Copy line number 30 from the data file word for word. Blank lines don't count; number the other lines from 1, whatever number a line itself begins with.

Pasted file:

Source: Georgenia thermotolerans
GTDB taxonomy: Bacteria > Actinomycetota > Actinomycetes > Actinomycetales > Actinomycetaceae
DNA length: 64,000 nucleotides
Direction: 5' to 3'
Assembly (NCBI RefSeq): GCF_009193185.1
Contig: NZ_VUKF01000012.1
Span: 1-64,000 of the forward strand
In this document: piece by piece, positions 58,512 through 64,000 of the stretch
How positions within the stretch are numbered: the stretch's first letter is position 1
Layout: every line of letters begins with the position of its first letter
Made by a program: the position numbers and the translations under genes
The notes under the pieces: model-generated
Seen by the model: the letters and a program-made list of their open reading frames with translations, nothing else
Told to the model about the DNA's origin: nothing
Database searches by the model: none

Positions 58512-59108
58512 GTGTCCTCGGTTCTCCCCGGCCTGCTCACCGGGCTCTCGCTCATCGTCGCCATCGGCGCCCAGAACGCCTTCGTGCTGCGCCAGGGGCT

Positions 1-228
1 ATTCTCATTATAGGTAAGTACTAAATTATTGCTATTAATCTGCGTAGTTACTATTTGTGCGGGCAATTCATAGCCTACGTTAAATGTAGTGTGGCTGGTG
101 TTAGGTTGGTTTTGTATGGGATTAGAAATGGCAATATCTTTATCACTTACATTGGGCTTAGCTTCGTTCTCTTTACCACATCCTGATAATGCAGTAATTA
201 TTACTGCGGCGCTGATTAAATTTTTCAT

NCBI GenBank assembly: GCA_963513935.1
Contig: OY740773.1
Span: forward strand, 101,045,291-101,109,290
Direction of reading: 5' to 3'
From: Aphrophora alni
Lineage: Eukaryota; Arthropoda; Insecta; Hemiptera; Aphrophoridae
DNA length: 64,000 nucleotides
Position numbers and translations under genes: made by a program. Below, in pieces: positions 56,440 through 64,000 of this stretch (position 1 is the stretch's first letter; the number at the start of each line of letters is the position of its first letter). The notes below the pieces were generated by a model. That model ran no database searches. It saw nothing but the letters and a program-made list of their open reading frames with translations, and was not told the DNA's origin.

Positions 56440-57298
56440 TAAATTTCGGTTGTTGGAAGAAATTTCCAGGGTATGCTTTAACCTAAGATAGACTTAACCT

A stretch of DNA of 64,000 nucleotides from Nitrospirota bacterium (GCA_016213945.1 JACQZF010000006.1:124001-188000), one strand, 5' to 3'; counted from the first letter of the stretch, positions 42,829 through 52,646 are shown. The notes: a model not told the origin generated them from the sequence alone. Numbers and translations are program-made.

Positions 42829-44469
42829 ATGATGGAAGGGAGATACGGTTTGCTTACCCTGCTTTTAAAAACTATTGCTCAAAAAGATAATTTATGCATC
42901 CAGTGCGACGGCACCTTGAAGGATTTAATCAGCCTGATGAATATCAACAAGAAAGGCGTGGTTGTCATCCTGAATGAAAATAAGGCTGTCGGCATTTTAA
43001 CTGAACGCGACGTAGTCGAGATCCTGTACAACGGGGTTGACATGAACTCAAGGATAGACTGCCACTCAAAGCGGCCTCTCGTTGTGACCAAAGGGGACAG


Positions 56440-57298